Specializing in Medical Supplies for Boats
Customized Cost-Effective Solutions for Maritime Safety Since 1980
Lack of Medical Care Cost Company $1.3 Million
A U.S. District Court jury in Manhattan has awarded the chief engineer of a liquefied natural gas carrier $1.3 million in damages for denial of medical treatment after he became gravely ill while at sea.
Chief Engineer David Carmody, who had no history of serious medical problems, became sick aboard the 970-foot Gemini in August 2000.
The tanker, operated by Pronav Ship Management of Greenwich, Connecticut, was making its last voyage before reflagging. When the chief told the captain and the mate that he felt something was wrong, they suggested that he rest in his quarters while the ship proceeded to Indonesia. The mate took Carmody's vital signs, but his condition continued to deteriorate. He was not able to drink water and became unconscious.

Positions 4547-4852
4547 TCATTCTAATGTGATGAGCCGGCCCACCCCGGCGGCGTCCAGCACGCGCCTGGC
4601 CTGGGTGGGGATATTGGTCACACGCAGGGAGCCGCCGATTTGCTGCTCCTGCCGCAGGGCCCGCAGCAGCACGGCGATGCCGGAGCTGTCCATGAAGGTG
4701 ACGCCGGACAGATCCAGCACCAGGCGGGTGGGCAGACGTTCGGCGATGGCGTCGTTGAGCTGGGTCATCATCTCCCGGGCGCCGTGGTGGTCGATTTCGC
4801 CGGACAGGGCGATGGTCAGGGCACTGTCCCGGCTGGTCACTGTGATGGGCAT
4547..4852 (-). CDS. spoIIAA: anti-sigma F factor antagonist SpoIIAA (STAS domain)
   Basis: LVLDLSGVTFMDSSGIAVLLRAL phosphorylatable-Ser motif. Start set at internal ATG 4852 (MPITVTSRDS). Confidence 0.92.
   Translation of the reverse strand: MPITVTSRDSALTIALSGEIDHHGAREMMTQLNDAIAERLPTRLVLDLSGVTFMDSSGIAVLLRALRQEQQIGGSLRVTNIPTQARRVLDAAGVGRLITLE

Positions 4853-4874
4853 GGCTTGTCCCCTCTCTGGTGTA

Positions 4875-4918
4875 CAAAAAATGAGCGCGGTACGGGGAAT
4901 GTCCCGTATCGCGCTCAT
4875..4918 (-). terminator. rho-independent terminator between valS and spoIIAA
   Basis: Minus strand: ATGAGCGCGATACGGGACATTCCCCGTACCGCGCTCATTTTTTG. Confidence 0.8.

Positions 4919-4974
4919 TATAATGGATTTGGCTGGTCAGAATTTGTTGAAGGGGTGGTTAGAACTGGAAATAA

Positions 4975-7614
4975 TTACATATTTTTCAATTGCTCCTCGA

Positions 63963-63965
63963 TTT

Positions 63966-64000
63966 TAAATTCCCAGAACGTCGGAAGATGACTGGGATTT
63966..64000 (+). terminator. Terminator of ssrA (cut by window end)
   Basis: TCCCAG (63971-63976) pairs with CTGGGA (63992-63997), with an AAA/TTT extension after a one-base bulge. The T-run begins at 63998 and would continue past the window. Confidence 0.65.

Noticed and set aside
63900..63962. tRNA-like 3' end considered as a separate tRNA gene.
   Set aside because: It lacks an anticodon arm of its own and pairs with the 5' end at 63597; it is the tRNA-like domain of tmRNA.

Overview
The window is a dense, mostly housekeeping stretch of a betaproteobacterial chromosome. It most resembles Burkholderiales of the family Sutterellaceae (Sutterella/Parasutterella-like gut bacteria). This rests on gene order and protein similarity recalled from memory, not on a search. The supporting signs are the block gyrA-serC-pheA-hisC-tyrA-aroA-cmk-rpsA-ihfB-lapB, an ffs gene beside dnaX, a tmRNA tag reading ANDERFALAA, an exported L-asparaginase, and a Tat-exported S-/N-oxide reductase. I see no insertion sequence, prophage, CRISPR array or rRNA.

Three days after he reported feeling ill, Carmody was finally taken ashore in Botang, Indonesia, where he was diagnosed as having suffered from organ failure and severe dehydration. He was then flown to Thailand and treated at St. Mary's Hospital in Singapore, where he remained in a diabetic coma for almost a month. Carmody was then flown home to the United States and spent three weeks rehabilitating in the hospital.
According to Carmody's attorney Michael Savasuk, the company's operation manual clearly spells out procedures for dealing with cases of severe illness--- most importantly to call for help. Savasuk said that neither the captain nor the mate made any attempt to call for help. Their failure to seek help for Carmody violated the company operations manual and jeopardized Carmody's life, Savasuk said.
Eric Linsner, senior vice president of Pronav Ship Management, refused to comment on the case.